“The NMLE is being integrated in the basic education curriculum under Social Studies for the elementary level and under English/Communication Arts and Values in the secondary level,” Luistro said.
DepEd cited studies (Cartoon Network New Generations Philippines (2009), the 2008 AC Nielsen kids study and the 2002 PCTVF Media Violence Study) showing the prevalence of TV viewing among children and youth. It was also reflected in the 2009 study that 26 percent of Filipino children go online everyday, 50% of which use the Internet for their homework.
Thursday, 3 March 2011
OUTSIDE THE BOX
With gasoline and other crude-oil products rising, it is inevitable that the “experts” would rise to the occasion with their solutions. Of course, the primary suspects to blame for increased consumer prices are the evil, greedy oil companies.
What the political oil experts do not seem to understand is that the oil companies—in fact, all companies— must price their finished goods based in large measure on the cost of their raw material. The other important factor about consumer pricing is that the oil industry has one of the lowest net-profit margins globally of almost any industrial sector. Oil companies, the refiners and distributors, operate on low margins and high volume.
The sad thing is that experts are never there when something productive could be done, say, when oil was trading at $20 per barrel in 2000, but only when the price threatens to go to $200. Far-thinking problem-solving for solutions is not one of the prominent character traits of the political class. For example:
I will use this silly story once again. I do not own a piggery, but I have provided a lifetime supply of pork meat for my family at a price I can afford. How? By making sure I have the funds necessary to purchase that lifetime supply by doing things like writing this column. (You didn’t think I did this for free, did you?)
The Philippines will never have a domestic source of crude oil. But the country does have the capability to get all the money it needs to buy all the oil it needs and even be able to subsidize those purchases. How? Through developing our mineral resources.
In January 2004 the price of copper was about $1 per pound. Now copper is trading at about $4.50 per pound. And the Philippines has an abundance of untapped copper resources. And take careful note of this: global demand for copper over the next 25 years will be so large that we will need to mine as much copper between now and 2035 as the total amount of copper mined throughout history. And when copper prices double and there are shortages, the oil “experts” will switch to copper and blame somebody else rather than themselves.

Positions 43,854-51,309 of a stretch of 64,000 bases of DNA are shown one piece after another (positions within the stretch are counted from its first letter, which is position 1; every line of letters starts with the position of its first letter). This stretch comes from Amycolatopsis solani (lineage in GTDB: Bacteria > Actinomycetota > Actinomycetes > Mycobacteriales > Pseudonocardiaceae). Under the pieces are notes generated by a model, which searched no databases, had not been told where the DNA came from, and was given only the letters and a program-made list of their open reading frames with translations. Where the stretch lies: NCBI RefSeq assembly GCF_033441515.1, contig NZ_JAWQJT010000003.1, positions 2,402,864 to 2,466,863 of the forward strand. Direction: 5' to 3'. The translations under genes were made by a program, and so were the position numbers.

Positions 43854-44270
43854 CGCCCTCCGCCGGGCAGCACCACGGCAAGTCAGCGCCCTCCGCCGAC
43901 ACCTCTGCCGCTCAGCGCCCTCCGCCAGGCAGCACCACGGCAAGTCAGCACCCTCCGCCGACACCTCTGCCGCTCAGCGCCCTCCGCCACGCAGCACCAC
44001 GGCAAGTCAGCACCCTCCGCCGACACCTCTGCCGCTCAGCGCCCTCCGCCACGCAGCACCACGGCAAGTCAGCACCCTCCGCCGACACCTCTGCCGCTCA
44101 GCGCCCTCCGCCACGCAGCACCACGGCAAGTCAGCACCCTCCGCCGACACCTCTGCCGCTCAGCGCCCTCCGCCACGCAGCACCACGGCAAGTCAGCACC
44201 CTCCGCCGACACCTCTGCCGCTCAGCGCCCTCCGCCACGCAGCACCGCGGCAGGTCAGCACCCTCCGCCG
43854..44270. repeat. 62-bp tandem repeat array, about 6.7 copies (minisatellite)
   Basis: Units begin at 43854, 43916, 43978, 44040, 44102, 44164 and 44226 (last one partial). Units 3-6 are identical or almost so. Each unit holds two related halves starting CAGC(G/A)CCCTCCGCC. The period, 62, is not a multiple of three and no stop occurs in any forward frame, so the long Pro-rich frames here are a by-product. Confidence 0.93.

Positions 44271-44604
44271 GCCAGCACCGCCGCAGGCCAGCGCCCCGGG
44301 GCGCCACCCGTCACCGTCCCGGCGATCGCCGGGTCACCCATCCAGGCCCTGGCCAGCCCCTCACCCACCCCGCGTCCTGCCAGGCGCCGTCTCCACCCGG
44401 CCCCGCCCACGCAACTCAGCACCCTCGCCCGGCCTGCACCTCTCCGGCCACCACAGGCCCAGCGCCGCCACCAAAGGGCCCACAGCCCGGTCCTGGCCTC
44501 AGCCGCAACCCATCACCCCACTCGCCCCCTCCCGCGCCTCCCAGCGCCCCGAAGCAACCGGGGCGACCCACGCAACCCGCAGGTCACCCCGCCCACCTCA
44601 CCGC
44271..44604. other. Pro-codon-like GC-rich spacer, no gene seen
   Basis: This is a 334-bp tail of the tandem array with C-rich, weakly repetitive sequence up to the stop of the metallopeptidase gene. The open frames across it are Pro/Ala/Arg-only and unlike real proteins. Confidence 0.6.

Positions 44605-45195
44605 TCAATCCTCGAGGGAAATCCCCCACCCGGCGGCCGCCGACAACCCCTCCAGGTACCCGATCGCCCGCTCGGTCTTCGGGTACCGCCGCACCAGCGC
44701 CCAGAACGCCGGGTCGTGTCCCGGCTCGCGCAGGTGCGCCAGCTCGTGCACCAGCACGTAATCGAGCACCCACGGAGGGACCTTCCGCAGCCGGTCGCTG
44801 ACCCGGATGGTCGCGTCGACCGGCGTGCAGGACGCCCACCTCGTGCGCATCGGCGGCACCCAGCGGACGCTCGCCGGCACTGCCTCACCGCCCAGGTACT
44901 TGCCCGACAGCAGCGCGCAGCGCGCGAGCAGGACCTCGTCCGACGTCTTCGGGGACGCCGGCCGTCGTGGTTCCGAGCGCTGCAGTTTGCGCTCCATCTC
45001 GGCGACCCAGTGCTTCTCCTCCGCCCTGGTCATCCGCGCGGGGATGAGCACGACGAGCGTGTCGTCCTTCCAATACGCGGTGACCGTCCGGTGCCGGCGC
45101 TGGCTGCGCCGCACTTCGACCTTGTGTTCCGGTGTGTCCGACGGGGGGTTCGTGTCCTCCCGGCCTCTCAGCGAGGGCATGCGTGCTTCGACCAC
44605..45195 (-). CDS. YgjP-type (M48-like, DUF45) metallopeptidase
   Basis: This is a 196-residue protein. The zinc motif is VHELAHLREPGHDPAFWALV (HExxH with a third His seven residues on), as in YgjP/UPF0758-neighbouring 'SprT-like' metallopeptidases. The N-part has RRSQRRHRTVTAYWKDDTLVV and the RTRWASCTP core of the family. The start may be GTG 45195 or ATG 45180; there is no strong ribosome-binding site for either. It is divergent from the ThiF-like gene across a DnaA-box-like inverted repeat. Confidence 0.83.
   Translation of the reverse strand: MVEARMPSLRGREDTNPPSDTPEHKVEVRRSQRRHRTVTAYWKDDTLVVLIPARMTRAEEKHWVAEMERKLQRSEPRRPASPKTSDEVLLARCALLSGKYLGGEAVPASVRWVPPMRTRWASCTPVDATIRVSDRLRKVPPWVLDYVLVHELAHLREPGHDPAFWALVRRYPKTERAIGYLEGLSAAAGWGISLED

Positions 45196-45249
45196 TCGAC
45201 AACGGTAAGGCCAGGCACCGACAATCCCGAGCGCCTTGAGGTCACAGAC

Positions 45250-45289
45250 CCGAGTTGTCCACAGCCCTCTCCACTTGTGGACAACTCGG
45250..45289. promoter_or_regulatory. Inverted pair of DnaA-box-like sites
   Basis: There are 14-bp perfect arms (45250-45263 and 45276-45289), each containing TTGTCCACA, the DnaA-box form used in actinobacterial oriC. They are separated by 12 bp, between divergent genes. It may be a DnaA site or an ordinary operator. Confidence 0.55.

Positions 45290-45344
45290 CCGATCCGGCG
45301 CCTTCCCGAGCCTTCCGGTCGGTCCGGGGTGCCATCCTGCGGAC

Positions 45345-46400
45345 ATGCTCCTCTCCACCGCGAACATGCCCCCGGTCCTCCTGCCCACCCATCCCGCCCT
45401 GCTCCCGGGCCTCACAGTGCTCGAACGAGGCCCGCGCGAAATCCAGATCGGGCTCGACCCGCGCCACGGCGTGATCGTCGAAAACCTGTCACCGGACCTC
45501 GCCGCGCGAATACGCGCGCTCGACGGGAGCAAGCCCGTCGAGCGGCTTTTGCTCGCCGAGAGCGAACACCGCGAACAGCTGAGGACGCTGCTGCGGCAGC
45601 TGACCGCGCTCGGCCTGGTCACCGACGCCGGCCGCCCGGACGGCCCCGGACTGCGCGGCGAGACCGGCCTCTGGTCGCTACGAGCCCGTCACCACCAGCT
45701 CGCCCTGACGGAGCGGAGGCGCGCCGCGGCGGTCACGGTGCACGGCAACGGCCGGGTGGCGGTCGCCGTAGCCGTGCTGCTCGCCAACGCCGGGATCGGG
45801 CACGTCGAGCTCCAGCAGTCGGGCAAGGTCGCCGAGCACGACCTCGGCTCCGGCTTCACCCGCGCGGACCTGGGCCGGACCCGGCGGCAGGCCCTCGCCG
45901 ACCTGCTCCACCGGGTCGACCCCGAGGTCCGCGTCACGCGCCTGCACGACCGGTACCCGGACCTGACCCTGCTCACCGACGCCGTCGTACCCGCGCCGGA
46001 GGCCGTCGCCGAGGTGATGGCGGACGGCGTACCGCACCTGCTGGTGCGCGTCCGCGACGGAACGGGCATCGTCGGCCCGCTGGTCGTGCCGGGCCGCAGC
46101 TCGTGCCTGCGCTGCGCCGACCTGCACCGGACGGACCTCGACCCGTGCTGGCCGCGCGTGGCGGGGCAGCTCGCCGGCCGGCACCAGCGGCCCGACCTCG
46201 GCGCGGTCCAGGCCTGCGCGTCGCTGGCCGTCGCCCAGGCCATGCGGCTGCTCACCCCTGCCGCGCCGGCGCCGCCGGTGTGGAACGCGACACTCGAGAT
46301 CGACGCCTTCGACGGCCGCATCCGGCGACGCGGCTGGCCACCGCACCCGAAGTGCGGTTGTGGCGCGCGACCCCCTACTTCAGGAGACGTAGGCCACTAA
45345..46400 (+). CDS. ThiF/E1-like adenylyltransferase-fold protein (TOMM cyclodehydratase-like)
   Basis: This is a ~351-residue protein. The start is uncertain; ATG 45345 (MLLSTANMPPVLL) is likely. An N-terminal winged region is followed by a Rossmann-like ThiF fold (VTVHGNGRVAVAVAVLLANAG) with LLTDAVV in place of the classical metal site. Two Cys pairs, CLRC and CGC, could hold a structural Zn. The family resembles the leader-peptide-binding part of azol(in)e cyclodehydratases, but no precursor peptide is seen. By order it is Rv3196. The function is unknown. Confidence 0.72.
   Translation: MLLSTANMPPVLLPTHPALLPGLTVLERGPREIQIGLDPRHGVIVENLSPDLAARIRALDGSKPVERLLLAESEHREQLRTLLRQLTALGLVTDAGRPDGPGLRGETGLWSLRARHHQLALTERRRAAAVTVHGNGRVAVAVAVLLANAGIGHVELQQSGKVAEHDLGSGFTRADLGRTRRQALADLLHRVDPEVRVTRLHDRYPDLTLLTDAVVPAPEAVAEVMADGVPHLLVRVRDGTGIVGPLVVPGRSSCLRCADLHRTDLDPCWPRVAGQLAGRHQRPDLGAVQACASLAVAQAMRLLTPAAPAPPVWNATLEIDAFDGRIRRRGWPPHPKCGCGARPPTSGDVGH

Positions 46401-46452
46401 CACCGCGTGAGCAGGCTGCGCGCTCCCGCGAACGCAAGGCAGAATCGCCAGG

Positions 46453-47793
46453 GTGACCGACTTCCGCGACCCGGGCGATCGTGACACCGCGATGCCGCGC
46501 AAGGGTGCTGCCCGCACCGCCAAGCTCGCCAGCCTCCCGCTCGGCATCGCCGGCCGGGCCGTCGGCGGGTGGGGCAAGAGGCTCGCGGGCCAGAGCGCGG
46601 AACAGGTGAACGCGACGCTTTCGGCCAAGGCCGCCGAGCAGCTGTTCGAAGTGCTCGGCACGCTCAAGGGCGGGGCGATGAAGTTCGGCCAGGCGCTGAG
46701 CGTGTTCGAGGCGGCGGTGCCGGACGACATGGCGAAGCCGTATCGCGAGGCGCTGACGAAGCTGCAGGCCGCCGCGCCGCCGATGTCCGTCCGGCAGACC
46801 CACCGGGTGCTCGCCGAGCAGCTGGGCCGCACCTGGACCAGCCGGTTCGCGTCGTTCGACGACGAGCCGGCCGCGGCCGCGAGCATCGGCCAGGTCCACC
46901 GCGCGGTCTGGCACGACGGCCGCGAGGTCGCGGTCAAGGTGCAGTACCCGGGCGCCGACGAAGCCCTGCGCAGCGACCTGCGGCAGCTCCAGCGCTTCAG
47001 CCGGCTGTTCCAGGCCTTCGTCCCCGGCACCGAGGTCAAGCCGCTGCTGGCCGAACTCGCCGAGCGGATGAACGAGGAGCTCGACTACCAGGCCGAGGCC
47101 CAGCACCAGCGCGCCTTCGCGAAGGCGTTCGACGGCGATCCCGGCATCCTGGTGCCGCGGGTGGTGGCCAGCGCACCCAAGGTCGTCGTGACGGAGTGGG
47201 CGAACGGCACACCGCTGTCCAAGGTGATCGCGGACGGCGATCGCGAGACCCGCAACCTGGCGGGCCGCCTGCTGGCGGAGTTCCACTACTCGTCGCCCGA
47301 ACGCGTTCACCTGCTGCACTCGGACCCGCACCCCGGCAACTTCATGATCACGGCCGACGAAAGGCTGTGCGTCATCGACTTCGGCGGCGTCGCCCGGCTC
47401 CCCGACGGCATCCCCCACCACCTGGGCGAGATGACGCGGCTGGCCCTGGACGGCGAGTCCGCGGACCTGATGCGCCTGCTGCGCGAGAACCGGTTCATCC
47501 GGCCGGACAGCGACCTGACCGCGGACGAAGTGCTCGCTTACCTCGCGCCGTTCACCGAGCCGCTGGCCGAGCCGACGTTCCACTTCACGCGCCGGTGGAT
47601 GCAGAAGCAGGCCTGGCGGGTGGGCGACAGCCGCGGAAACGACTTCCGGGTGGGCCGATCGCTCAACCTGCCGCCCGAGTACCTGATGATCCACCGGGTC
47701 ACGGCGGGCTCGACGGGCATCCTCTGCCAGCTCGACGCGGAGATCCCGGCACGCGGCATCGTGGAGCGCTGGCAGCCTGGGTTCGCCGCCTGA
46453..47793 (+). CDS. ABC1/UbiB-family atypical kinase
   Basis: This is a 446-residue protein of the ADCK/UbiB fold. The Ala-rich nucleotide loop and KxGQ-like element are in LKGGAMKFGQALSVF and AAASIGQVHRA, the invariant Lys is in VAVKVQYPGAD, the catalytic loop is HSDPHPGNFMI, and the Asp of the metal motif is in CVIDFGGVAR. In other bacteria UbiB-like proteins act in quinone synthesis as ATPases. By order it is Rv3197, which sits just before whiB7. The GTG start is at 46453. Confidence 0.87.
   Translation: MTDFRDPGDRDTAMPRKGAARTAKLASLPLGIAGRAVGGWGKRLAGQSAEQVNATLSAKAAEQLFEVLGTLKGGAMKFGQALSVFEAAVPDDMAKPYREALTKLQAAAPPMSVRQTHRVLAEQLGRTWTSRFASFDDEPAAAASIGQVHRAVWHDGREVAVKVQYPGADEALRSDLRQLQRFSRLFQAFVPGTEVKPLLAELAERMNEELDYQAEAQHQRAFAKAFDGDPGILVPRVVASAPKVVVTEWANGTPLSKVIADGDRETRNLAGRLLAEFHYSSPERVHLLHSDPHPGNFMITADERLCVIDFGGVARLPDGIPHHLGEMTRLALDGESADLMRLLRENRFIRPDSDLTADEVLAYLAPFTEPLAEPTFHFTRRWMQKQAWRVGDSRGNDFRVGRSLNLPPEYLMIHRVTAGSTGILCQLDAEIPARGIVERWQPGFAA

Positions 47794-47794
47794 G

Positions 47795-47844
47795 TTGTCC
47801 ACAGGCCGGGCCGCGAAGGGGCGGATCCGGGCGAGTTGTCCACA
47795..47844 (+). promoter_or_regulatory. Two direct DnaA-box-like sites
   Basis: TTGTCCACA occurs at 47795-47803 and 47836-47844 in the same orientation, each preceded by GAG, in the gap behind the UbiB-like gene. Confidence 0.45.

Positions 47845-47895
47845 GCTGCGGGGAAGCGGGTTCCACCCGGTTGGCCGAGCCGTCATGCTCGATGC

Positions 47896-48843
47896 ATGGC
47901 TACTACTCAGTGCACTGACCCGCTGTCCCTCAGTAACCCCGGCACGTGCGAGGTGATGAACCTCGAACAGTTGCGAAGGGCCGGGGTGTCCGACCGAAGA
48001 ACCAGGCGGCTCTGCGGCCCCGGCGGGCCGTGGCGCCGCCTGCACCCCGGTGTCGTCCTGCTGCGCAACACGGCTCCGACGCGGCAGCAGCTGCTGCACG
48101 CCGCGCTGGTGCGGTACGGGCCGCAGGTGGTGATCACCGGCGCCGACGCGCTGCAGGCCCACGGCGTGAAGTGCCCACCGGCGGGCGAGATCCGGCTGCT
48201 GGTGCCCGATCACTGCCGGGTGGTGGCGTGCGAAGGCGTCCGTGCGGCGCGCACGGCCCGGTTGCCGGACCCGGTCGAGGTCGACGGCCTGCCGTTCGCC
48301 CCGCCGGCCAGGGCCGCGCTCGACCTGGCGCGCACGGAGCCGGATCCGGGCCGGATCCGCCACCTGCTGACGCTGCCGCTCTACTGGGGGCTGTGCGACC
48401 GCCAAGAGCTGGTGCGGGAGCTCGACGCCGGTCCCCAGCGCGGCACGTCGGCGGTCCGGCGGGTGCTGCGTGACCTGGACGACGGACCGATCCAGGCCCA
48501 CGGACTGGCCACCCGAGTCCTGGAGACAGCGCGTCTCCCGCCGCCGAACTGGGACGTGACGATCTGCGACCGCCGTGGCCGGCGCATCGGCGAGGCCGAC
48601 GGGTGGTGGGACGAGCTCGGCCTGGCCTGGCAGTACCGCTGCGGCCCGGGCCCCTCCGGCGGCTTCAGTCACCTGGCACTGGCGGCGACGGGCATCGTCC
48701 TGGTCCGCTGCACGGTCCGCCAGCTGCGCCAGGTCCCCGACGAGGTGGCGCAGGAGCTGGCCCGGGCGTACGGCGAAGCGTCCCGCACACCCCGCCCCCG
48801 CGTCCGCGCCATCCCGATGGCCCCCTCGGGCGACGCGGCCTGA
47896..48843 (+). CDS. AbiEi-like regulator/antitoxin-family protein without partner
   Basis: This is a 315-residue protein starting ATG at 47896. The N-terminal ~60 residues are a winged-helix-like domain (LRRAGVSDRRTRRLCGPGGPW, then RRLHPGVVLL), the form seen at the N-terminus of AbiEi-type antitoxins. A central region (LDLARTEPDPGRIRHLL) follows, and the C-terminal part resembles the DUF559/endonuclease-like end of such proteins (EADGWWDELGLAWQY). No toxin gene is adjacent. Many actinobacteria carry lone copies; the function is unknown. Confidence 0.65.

Long-range problems must be solved with long-range plans. Everything else is merely putting a bandage on a bullet wound. And the government is infamous for short-term, politically expedient thinking. If the Philippines had begun developing its mineral resources 10 years ago, those projects would be in full production now, generating billions of pesos annually for both the public and private sector. Instead, even countries like Mongolia will overtake the Philippines in mineral-resources contribution to economic growth.
But enough of my ranting about mineral development. I started looking at other commodities that are destined to be in short supply in the coming years, wondering about the effects on the Philippines and if we could take advantage of these shortages.
The price for cocoa in 2000 was about $1,000 per metric ton. Now the price is $3,444 per ton. If you are a chocolate lover, be prepared to pay increasing prices for your favorite treat, if it is available at all. Supply and pricing problems are so acute, that global chocolate manufacturers are trying to take cocoa butter out of their products, creating a synthetic chocolate. And the problem is not going away. Cocoa beans are produced within 10 degrees of the equator, most coming from the politically unstable areas of West Africa.
Producing cocoa beans is not economically profitable for farmers in Africa. In fact, much of this labor-intensive business is done by children and farmers make less than a dollar a day. But that is Africa.